Could the Oklahoma City Blazers leave Bricktown and the Ford Center in the near future for a privately owned facility? Express Sports President Robert Funk Jr. said it's an attractive option, but not a likely one in this relatively young sports market.
"Any sports organization knows that owning your facility and playing in your own facility (are) key," Funk said. "You can do a lot more with it " not just from a hockey standpoint, but other events. A summer tenant, whether it's an AFL team or some other sport, you could put in there, or even just concerts in general.
"You can really maximize your revenue opportunities from that standpoint. It's pretty attractive and it's a really good business model."
For now, the Blazers share space with a wildly popular, although not wildly competitive, NBA franchise. And as the minor league tenant, the Blazers are often stuck getting the hand-me-downs when it comes to priority scheduling dates.
Attendance is down for the Blazers, but team officials contend it's due to a change in ticket policy. This year, the Blazers mandated no more free tickets, as it was too easy in past seasons to score a plentiful number of gratis seats.
Since the Thunder rolled into town, the Blazers and the City of Oklahoma City have agreed to enter lease renegotiations at the request of the Blazers.
Tom Anderson, special projects manager with the city manager's office, oversees private leases for the AT&T Bricktown Ballpark, State Fair Park, Cox Business Services Convention Center and the Ford Center. He's the one negotiating right now and said it will be the fourth lease modification with the Blazers since 2000.
Under the existing agreement, the Blazers pay the City of Oklahoma City three different rental fees depending on what night of the week they play, ranging from $8,000 to $12,000 per game, plus staffing fees that are capped at between $2,100 and $2,600 per home game, Anderson said.
The Blazers get 100 percent of the ticket revenue, an equal percentage of any merchandise sold and take a 25 percent cut of the concession sales.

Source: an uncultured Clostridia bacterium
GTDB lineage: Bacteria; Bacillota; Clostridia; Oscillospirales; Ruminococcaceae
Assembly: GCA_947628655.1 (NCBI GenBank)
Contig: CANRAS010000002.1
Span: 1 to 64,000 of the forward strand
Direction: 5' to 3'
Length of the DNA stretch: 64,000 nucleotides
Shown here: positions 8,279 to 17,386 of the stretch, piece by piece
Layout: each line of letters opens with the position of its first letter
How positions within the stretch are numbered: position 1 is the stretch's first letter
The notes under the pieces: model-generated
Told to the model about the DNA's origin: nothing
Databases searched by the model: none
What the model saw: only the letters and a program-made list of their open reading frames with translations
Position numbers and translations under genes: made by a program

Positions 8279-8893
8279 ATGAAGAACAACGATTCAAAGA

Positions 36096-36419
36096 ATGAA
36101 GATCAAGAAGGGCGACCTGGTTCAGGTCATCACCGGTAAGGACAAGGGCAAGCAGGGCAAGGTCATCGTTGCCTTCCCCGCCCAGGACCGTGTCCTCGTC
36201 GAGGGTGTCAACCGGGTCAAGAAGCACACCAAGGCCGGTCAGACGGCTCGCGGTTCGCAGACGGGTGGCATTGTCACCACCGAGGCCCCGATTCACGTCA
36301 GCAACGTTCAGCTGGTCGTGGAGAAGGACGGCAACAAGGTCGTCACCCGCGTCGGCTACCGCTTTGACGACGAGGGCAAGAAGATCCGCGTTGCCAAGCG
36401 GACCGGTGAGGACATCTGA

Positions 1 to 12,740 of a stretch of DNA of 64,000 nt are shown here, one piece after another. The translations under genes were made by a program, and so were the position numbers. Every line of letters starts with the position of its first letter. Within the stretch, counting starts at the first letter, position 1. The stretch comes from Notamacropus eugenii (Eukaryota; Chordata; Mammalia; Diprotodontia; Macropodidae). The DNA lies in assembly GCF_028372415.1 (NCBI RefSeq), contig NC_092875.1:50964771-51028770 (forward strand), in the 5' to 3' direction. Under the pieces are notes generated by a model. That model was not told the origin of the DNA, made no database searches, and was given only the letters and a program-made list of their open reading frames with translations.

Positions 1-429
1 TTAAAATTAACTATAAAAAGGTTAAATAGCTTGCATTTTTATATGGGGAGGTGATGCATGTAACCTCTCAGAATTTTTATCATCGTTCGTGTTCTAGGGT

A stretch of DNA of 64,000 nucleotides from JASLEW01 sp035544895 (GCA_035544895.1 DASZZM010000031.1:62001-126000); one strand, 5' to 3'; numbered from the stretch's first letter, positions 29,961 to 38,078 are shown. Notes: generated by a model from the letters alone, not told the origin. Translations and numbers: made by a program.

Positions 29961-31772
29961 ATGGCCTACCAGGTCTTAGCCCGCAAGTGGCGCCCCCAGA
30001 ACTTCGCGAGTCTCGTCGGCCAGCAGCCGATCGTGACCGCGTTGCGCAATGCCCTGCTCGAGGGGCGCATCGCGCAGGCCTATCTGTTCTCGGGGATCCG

"I'm not just saying this about the Blazers, but generally speaking when it comes to sports activities at the Ford Center "¦ it's basically a break-even proposition for us to open up and operate the building on most sports activities," Anderson said. "What really keeps us afloat is the concerts. I look at activities like this as a complement to our events schedule. It's a quality-of-life kind of activity that caters to folks that are hockey fans.
"Really, whether or not the city is financially successful or breaks even or maybe loses money on it, it's kind of like a lot of things the city does like bus service. We don't necessarily make money on transit service, but it's something the city expects. There (are) a lot of hockey fans out there and a lot of fans that enjoy Blazers hockey."
Anderson said it costs close to $25,000 to open the Ford Center and operate it for an event.
In December, he said the city received notice the Blazers had exercised their first renewal option to renew their lease through the 2011-2012 season.
"I know there's a lot spinning around in the rumor mill about 'are they going away or not,' but from our standpoint, we're proceeding and we expect them to be here and play hockey and are working in good faith with them to have a financial model that is fair and equitable for everybody," Anderson said.
He noted the Cox Center is not an option for the Blazers anymore since the machines for making ice would require $3 to $4 million in repairs.
But it would all be a moot point if the Blazers simply owned their own facility like some northern hockey clubs and even some NBA franchises do.
"Getting into our own facility, I would love to look at it at some point and time, but I don't think the economics are here now quite yet. I don't think Oklahoma City has matured enough, but it's going to get there."
The Blazers have had some successful promotions. Feed the Children night in January raised money for the charity and brought an estimated 10,000 fans to the Ford Center.
"It's those types of partnerships that make the biggest difference for us," Funk said. "Everything's tough right now " sponsorship, sales " across the board for the industry when it comes to team sporting events and special events, everyone is hurting."
As far as a ripple effect from the Thunder, he downplayed any.
"In some respects, we will be competing with the NBA," Funk said. "But we have a different type of product than the NBA has in terms of the type of team we put on the ice. We're very involved with the community "¦ and I don't think we'll see a whole lot of competition. We'll see some, but at the same time we have a lot more affordable pricing on a lot of our tickets than they do. I think it will even out. We'll retain, if not grow, our base."
Funk said he would actually like to partner with the Thunder in the future.
"The NBA impacted our schedule quite a bit, but I don't think the obstacles are insurmountable," he said. "It's up to us to market our product, and the ability to do that is still there even with the NBA in town. There (are) still enough dates open and available that they can be successful and so can we." "Dean Anderson